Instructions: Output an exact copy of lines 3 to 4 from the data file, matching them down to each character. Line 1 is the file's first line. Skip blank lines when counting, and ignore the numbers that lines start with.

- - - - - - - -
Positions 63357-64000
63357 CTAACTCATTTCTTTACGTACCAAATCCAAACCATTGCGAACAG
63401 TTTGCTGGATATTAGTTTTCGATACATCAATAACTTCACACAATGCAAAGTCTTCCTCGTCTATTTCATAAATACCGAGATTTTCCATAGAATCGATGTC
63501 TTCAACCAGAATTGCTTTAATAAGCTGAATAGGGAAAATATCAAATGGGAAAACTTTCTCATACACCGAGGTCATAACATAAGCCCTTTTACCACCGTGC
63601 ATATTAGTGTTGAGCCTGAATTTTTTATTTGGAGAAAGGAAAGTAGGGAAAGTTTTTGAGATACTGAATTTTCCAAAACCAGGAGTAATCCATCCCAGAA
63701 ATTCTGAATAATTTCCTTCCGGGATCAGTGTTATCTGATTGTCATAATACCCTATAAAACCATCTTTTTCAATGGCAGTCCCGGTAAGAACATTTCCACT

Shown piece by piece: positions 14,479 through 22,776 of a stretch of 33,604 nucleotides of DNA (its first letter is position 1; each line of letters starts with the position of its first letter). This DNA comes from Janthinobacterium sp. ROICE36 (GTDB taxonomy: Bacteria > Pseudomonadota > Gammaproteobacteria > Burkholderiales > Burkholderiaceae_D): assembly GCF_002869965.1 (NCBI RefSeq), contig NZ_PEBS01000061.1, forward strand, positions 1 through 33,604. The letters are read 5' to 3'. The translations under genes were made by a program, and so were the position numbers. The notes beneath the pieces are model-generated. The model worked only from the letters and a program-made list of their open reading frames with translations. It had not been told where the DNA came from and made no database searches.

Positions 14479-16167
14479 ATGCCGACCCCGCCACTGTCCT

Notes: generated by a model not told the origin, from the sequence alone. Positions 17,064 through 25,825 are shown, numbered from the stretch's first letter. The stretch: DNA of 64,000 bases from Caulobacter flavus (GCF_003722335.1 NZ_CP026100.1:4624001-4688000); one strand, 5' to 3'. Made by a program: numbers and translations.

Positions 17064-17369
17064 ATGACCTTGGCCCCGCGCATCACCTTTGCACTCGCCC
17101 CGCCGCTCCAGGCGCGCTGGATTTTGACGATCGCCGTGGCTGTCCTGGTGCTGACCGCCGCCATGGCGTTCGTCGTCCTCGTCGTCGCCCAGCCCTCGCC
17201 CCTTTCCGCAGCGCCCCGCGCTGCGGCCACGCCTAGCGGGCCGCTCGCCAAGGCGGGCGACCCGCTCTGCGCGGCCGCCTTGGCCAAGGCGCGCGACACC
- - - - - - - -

63401 TTTGCTGGATATTAGTTTTCGATACATCAATAACTTCACACAATGCAAAGTCTTCCTCGTCTATTTCATAAATACCGAGATTTTCCATAGAATCGATGTC
63501 TTCAACCAGAATTGCTTTAATAAGCTGAATAGGGAAAATATCAAATGGGAAAACTTTCTCATACACCGAGGTCATAACATAAGCCCTTTTACCACCGTGC